Acceptance into a top-tier law school requires a high score on the Law School Admissions Test (LSAT). No matter if you’re a stellar student or an anxious test-taker, there are plenty of strategies for acing the exam. Here are some of the methods you should use to prepare for the LSAT and come out on top!
The LSAT includes five multiple-choice sections and one writing section, with the majority of the exam focusing on logic-based analysis. To master the critical thinking skills necessary for the test, many students take logic courses during their undergraduate studies. However, studies have shown that taking such classes isn’t always advantageous. What does help test-takers? Practice—and plenty of it.
The LSAT is unlike any standardized test that students take in high school or undergraduate programs. The purpose of it is not to demonstrate an understanding of concepts, but to analyze the candidates’ skills in analytical and logical reasoning and reading comprehension. This style makes it challenging to prepare for the exam—there’s no use attempting rote memorization for subjective topics, after all.
Therefore, to prepare for the LSAT, practice exams are a test taker’s best friend. It’s especially important to practice speed and accuracy. Since each multiple-choice section of the test is timed, be sure to complete practice tests within the allotted timeframe.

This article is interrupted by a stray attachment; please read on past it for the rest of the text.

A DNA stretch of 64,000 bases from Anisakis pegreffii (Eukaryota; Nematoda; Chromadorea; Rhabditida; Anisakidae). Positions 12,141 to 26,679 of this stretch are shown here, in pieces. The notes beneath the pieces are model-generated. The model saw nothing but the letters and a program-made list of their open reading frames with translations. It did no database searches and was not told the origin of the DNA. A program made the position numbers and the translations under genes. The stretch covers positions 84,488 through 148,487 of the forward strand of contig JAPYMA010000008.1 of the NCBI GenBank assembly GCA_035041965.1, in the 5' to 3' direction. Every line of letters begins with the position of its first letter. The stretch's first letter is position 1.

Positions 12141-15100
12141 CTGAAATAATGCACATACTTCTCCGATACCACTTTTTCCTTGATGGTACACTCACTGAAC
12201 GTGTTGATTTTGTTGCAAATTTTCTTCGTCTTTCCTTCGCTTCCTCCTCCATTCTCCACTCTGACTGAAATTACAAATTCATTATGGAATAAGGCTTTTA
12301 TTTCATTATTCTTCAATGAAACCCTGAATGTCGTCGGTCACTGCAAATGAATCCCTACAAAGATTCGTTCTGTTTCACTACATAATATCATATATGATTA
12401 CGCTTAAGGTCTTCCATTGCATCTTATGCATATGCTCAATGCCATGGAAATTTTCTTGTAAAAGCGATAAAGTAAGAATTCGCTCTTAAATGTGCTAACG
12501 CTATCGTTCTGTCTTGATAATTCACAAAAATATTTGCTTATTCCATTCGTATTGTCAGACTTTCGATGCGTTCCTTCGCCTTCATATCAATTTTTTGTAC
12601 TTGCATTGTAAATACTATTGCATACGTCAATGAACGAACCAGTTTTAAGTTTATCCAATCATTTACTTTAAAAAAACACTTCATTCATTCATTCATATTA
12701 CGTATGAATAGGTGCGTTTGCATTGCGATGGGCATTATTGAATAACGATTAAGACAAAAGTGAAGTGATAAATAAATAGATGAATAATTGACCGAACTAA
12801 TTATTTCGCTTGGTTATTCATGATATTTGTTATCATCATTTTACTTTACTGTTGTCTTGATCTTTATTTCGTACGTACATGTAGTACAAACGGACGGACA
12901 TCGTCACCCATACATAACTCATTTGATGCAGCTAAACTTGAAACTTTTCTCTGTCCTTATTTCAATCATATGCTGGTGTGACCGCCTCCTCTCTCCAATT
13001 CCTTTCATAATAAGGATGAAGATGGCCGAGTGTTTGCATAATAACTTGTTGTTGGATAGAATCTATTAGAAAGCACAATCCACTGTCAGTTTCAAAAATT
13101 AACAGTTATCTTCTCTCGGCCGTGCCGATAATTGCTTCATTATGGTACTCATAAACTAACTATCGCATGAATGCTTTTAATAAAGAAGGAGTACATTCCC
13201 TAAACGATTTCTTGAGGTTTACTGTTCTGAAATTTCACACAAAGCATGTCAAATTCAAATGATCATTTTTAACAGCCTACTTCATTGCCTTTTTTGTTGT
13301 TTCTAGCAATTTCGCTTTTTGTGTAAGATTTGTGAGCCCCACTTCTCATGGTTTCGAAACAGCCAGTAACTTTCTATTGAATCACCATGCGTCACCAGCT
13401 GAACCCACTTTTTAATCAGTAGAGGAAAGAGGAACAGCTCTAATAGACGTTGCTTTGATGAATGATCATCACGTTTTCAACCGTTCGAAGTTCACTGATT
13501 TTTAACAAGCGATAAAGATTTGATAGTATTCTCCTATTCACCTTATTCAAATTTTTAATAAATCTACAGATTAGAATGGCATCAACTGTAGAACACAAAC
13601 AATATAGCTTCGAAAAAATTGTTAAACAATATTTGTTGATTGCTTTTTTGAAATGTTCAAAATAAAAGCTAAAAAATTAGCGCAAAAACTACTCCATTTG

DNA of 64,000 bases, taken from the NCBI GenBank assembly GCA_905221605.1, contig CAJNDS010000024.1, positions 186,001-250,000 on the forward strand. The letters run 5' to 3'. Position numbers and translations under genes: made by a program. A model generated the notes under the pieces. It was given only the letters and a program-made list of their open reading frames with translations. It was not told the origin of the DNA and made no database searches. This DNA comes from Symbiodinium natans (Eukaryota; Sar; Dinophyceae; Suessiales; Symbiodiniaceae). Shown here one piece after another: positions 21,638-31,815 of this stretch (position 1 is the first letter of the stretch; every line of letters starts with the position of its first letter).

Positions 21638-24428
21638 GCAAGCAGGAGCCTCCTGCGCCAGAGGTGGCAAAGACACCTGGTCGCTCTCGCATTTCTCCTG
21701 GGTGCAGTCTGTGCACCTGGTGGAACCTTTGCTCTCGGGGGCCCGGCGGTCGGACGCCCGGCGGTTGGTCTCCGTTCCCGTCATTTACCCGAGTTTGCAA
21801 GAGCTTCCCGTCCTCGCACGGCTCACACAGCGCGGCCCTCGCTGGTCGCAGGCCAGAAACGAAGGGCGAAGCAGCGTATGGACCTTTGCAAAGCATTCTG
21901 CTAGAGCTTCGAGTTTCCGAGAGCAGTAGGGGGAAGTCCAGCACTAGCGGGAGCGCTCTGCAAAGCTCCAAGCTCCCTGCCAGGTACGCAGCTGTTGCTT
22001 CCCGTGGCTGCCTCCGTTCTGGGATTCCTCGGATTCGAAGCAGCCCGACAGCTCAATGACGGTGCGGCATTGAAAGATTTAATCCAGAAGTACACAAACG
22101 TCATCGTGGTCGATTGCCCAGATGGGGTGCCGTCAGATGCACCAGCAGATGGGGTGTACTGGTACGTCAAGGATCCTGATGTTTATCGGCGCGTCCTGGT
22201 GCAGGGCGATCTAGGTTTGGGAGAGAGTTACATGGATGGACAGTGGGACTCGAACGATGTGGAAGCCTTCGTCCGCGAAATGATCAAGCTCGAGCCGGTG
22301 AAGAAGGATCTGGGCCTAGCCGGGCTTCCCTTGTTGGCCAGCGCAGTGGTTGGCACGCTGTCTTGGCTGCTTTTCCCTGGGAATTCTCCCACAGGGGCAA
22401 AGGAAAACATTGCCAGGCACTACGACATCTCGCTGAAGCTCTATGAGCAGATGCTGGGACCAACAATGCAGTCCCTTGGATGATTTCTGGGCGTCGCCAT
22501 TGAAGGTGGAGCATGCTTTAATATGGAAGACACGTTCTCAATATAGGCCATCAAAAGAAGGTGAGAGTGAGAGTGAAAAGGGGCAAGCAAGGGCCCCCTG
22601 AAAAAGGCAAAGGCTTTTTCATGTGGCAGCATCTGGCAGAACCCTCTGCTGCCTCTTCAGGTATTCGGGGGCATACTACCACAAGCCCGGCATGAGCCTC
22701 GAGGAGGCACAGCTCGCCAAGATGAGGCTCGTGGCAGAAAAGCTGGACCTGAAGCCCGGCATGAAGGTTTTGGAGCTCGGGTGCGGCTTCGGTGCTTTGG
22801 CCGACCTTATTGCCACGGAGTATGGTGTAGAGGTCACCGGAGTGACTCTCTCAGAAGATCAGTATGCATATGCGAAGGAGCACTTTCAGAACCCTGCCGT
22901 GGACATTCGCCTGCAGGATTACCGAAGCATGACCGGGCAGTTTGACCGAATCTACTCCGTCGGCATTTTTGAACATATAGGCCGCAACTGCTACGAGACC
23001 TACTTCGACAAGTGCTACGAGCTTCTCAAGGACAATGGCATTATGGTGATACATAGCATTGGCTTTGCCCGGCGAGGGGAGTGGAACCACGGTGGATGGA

In the past, the LSAT was a pencil-and-paper test, but in recent years it has moved online and is taken at testing centers on computers or tablets. Therefore, US News recommends practicing with the many digital exams available. The following six-month plan is the recommended strategy:
Month 1: Familiarize yourself with the sophisticated language style of the LSAT. Learn to understand what precisely a question is asking for, and practice completing questions within the 35-minute time frame for each section.
Months 2 & 3: Begin working practice questions in the logical reasoning section. Do them in 35-minute and 70-minute increments, to get a feel for how many items need answering in that time block.
Months 4, 5, & 6: Complete full exams within the allotted timeframe, and identify logic areas which you need to practice or study further.
Uphold this strategy for ten hours per week every week, and be sure to check answers to understand why you got a question correct—or why your response wasn’t accurate. This way, you can tailor your practice strategy to increase your chances of not just passing, but surpassing!